Honestly, this just sounds like whining. I understand that sometimes dress codes can be annoying but it’s really not an issue here. If you really are concerned more about how you look rather than actually learning at school there’s something wrong. It’s never that serious

    [Reply]

    student Reply:

    And you’re more concerned about learning than what to wear at school? You are most definitely not. Most children at this school are more concerned about socializing, gossip, what to wear, impressing others, and being with their friends more than getting an education. Let’s be realistic and accurate. You’re whining, Aminah isn’t.

    [Reply]

    nikhil Reply:

    Then what is the use of coming to school if most children at this school cares more about gossiping , socializing, and what to wear?

    [Reply]

    Wow Reply:

    Are you kidding me?
    The point of school IS to learn. Yes I am more concerned about learning than just socializing. That is how it should be.
    Your parents don’t pay taxes for you to chit chat with your friends do they? No. You’re here to get an education, that should be your priority.
    It is immature to say kids care more about gossip and what to say rather than school itself, how does that reflect on your grades? How does that look to colleges? I’m sure not great. You can have a social life, of course, but during school, that really shouldn’t be your priority.

    [Reply]

    Reality Doctor Reply:

    No, school should be done for…

  5. Kyle Smart on February 9th, 2018 10:15 am

    I understand the frustration with inconsistency in rules and how they are enforced. My main advice would be to play it safe and don’t tow the edge of acceptable and unacceptable. The dress codes are there for a reason and that is to create a school environment free of distraction and one that promotes academics. Young people with adolescent brains and hormones running wild do not need the distraction of provocative clothing. Dress modestly and I think you will find that you have more respect for yourself, and other people have more respect for you as well. I understand wanting to express yourself but there is a time and a place and an academic institution is not the time, nor place to look for attention by dressing provocatively.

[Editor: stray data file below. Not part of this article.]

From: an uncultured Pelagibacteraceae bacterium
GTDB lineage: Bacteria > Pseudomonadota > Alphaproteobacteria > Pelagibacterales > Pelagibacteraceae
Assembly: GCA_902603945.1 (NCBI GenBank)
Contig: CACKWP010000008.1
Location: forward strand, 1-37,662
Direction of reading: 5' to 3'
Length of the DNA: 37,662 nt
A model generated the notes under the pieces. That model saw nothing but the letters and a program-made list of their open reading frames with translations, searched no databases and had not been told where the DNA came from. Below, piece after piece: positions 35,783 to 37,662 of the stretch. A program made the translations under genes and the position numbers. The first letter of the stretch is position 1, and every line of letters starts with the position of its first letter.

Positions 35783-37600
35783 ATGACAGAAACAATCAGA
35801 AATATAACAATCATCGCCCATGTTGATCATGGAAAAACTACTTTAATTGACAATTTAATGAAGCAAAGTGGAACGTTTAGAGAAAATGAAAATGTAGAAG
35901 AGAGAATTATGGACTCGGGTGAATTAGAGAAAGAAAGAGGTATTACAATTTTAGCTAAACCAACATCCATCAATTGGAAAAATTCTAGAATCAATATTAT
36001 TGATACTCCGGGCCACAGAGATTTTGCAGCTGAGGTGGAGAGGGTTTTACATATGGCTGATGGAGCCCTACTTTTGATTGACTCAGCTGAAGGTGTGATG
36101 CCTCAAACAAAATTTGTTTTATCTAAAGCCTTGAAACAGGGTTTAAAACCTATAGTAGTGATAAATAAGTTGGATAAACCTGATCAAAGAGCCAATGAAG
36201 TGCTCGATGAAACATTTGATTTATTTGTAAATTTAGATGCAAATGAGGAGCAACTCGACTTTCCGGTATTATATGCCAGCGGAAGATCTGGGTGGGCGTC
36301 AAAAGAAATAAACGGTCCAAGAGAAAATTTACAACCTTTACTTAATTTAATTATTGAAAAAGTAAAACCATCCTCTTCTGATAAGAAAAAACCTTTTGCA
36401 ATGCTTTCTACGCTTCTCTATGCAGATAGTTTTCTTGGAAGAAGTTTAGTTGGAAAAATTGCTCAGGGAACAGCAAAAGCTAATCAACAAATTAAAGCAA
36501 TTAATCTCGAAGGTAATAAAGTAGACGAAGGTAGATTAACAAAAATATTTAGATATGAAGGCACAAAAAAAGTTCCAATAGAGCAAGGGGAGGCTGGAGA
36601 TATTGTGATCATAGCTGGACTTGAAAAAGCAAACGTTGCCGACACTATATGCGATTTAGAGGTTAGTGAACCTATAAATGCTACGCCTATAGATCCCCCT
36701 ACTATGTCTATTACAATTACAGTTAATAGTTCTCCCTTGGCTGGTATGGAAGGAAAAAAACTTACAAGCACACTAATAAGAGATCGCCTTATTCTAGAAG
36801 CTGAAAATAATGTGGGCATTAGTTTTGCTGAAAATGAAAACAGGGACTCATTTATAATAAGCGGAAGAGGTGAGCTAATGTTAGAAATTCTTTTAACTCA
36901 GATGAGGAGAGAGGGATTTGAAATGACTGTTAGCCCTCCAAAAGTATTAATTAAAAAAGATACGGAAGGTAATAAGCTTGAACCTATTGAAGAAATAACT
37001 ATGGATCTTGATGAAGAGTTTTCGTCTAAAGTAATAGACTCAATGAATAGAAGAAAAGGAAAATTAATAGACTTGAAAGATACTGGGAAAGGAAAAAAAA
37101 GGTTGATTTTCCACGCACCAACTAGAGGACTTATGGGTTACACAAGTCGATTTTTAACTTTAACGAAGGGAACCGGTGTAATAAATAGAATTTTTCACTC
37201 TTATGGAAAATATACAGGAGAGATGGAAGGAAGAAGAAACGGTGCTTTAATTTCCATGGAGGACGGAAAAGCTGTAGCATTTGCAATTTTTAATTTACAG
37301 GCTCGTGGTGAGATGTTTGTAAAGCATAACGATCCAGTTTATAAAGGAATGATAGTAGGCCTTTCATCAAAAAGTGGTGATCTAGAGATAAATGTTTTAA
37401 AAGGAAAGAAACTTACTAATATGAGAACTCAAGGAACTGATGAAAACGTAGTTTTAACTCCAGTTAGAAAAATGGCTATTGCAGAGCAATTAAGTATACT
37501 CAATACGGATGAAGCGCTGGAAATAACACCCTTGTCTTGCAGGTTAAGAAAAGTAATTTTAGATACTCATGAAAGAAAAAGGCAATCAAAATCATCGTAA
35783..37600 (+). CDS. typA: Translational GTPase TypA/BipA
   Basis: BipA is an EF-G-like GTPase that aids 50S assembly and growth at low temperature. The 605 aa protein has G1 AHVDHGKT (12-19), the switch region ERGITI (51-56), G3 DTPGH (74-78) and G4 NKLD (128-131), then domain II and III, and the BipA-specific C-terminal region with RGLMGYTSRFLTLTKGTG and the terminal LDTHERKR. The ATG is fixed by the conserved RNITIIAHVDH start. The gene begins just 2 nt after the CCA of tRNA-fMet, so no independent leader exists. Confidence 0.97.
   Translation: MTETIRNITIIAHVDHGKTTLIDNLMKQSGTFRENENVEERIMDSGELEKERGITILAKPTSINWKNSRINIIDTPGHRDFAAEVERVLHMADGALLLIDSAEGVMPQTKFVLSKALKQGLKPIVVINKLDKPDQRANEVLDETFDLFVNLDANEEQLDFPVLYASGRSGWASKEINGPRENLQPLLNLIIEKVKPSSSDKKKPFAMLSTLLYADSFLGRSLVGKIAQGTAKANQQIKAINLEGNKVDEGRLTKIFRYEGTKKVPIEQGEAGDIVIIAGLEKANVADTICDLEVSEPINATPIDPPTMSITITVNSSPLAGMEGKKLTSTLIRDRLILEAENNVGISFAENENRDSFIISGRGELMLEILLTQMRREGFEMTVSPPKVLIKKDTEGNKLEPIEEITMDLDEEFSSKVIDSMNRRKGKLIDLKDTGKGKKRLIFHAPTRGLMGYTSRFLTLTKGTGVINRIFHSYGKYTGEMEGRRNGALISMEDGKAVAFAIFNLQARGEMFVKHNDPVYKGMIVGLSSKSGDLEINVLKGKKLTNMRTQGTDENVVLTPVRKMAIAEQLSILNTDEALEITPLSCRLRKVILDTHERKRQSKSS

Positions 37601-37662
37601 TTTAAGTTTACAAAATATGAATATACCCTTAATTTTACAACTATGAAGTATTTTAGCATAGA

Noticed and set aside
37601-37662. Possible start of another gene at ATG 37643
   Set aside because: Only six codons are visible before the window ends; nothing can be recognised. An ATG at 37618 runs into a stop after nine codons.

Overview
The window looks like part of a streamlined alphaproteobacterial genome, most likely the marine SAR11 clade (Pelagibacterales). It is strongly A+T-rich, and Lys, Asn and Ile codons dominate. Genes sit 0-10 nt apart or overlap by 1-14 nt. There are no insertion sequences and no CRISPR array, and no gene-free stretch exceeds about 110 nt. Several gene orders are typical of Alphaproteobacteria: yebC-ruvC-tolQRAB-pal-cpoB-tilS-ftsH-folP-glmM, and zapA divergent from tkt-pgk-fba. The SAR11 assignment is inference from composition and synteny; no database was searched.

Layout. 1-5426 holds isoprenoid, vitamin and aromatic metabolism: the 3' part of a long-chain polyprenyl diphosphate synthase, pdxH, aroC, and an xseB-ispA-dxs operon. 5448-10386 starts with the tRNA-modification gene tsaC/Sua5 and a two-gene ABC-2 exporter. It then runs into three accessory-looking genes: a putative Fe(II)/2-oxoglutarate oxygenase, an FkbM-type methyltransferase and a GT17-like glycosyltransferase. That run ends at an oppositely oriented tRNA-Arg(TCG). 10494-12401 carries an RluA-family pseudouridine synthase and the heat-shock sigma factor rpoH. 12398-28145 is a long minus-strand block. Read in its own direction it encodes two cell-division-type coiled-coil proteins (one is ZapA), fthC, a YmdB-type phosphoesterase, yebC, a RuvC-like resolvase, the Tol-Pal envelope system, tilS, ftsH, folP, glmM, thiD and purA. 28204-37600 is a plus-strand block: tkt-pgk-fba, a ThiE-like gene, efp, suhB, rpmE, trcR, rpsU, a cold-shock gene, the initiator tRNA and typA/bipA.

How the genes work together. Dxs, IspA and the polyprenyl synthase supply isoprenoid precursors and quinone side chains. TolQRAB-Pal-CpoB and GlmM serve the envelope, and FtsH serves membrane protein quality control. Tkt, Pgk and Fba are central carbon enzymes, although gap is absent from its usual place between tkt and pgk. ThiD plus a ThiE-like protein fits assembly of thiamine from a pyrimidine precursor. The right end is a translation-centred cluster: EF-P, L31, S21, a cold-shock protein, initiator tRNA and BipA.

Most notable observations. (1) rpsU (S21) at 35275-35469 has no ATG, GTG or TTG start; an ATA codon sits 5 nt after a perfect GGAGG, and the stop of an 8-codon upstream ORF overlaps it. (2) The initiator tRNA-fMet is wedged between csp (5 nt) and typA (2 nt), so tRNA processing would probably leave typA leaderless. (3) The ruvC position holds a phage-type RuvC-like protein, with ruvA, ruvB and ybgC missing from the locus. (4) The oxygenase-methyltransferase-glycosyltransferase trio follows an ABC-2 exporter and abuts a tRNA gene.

[Reply]

    Raniyah Naylor Reply:

    I applaud this comment dude.

    [Reply]

    shaking my head Reply:

    personally, i disagree with this comment because last year i was wearing jeans and a student took a picture of my behind without my knowledge. teenagers can be provoked no matter what is worn. “young people with adolescent brains and hormones running wild” need to be taught how to control themselves instead of acting inappropriately and blaming it on the clothing of another student. another time i was wearing a romper, i had worn it to school before and never was dresscoded for it. on this day i was dresscoded and humiliated in front of a crowd by a dean, who backed it up by saying she was “looking out for me” because she “saw a group of boys staring at my butt” i shouldn’t have to dress a certain way for my peers to be “have respect” for me. teach students self control. stop teaching girls to blame themselves for other student’s inappropriate actions.